Large-Scale Aerial Survey of Nunavut to Count Whales
The Inuit of Canada hunt narwhals and bowhead whales to meet some of their subsistence needs. The sustainable management of these populations depends on reliable estimates of their abundance. However, obtaining a precise count of the cetaceans found in Canada's Arctic waters is a real challenge for experts because of the size of the territory, difficult weather conditions and thick ice cover that characterize these regions. Moreover, since cetaceans are highly mobile, they can move from one area to another, making it difficult to compare counts done at different times. To achieve the goal of preparing an inventory of cetaceans that is as accurate as possible, the scientific teams from Fisheries and Oceans Canada's Central and Arctic, Quebec, and Newfoundland and Labrador regions conducted a project whose scope had never before been attempted: a simultaneous aerial survey of all the places where narwhals and bowhead whales are known to gather during the summer!
To cover such a large area with the constraints imposed by such a small weather window, the experts flew over the territory aboard three planes, each equipped with two cameras and four observation posts. The scientific team in each plane included a team leader, who also operated the equipment, and four experienced observers, including an Inuk observer from the communities that hunt narwhals or bowhead whales. Logistical organization, including the choice of methodology and the conception and coordination of flight plans, was taken care of by specialists from the three regions in collaboration with the team from the Polar Continental Shelf Program located in Resolute Bay.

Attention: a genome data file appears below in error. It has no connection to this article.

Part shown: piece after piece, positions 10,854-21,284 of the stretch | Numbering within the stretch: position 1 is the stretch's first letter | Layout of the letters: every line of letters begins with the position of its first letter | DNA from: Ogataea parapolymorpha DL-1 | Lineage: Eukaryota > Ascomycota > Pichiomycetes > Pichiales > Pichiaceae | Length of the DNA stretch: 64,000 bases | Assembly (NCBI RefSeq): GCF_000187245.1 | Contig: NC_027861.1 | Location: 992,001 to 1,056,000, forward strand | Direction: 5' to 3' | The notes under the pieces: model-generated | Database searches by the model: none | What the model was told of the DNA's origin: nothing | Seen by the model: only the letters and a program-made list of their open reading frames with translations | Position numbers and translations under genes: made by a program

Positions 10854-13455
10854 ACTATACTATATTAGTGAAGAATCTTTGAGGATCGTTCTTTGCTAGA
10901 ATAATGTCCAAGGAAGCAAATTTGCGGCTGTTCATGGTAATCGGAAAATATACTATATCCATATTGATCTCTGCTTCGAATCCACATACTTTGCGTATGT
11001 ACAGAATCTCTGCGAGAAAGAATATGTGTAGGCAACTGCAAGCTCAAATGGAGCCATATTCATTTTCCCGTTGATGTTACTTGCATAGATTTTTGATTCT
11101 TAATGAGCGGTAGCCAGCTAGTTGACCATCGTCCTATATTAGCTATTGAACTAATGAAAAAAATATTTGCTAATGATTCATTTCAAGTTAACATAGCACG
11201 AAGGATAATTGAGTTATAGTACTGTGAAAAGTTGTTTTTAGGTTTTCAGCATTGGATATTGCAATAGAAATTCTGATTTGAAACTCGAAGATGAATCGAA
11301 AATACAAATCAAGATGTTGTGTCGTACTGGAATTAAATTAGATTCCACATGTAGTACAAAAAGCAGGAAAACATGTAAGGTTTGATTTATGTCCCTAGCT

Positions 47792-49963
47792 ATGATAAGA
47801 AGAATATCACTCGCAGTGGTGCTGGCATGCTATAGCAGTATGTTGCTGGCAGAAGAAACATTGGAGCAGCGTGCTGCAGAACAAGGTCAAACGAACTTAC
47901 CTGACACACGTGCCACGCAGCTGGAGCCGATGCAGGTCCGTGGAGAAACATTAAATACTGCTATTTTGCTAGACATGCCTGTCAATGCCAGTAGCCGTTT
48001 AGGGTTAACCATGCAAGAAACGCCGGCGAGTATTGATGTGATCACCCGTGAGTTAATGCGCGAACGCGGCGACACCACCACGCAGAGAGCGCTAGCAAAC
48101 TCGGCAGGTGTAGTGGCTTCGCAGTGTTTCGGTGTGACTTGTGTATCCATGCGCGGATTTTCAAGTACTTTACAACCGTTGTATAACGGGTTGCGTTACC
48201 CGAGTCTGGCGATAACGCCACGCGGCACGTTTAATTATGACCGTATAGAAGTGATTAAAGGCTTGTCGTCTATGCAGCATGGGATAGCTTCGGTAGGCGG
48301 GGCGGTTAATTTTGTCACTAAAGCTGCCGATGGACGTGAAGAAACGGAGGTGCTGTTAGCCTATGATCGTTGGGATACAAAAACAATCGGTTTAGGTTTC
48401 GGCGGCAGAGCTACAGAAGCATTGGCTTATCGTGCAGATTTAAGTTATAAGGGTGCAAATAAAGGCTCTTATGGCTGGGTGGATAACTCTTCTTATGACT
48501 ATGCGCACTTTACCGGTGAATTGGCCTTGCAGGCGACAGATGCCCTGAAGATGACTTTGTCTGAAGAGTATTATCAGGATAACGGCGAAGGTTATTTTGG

The survey took place in August and was a great success despite a late ice break-up and difficult weather conditions. The simultaneous use of three airplanes from Resolute Bay made it possible to cover each area known to have large concentrations of narwhals and bowhead whales during the summer in a single day. The team therefore made optimal use of each fair-weather window. After flying over the areas around the islands of Ellesmere, Devon and Somerset, the planes were deployed separately to cover the areas further to the south, around Baffin Island.
This departmental collaboration is continuing at the data analysis stage, which includes mapping observations, reading and analyzing over 120 000 high-definition photos, and conducting analyses to estimate abundance. The experts plan to deliver the results that are necessary for stock management during the coming year.
Thomas Doniol-Valcroze and Jean-François Gosselin